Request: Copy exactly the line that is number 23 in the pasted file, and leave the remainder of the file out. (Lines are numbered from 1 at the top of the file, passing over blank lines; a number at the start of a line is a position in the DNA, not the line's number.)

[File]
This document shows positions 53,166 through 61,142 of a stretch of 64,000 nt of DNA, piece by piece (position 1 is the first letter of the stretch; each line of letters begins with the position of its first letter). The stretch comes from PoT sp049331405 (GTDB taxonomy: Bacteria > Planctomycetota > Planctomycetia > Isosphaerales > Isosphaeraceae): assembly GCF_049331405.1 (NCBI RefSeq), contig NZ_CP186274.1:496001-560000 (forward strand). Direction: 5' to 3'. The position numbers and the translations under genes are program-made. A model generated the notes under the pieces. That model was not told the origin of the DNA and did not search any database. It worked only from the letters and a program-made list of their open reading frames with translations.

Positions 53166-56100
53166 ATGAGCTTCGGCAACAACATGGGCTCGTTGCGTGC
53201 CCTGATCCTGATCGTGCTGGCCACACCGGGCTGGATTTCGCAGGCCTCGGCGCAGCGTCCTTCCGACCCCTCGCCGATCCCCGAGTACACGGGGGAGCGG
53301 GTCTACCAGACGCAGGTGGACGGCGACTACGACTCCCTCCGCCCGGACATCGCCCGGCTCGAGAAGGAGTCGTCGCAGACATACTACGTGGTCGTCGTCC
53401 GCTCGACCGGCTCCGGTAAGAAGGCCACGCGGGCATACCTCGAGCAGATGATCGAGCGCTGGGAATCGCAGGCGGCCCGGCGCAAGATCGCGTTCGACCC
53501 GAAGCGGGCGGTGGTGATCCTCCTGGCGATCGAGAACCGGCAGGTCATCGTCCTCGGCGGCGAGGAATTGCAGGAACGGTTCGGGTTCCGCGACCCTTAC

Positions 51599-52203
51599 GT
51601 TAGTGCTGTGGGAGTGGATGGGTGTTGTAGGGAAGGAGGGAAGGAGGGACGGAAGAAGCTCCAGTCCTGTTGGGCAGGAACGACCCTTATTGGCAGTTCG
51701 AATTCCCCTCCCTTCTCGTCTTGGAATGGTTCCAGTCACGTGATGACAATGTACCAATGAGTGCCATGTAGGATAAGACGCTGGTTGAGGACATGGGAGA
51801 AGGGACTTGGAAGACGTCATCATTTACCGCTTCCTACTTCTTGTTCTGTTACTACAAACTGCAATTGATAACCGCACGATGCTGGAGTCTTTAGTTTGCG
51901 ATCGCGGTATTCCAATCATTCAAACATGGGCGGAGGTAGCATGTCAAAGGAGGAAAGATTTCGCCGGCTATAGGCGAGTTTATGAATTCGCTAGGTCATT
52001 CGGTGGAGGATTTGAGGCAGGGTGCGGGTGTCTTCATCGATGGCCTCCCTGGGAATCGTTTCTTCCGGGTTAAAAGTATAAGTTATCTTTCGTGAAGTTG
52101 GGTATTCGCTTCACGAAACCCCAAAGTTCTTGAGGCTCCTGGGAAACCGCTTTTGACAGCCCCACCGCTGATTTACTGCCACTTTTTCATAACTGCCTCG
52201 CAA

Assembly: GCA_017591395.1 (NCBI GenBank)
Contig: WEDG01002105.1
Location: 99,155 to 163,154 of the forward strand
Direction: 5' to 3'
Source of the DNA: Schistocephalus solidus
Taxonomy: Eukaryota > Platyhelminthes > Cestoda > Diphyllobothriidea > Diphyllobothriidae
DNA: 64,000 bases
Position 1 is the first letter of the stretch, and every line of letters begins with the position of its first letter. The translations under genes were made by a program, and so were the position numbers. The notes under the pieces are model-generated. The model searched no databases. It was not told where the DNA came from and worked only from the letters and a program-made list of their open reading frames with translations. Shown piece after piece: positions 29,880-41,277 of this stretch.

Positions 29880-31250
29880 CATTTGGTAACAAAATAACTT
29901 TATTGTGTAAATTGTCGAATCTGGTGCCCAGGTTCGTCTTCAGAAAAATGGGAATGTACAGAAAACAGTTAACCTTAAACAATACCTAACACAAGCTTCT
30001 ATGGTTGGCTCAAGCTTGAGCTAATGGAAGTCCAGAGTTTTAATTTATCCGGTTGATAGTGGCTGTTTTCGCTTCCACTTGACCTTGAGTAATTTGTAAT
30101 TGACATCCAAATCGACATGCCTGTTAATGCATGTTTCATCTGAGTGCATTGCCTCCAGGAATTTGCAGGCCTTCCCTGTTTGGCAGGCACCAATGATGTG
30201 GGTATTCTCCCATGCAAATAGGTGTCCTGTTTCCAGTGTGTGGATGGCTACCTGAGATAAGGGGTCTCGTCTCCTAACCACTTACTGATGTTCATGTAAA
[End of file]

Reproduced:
DNA: 64,000 bases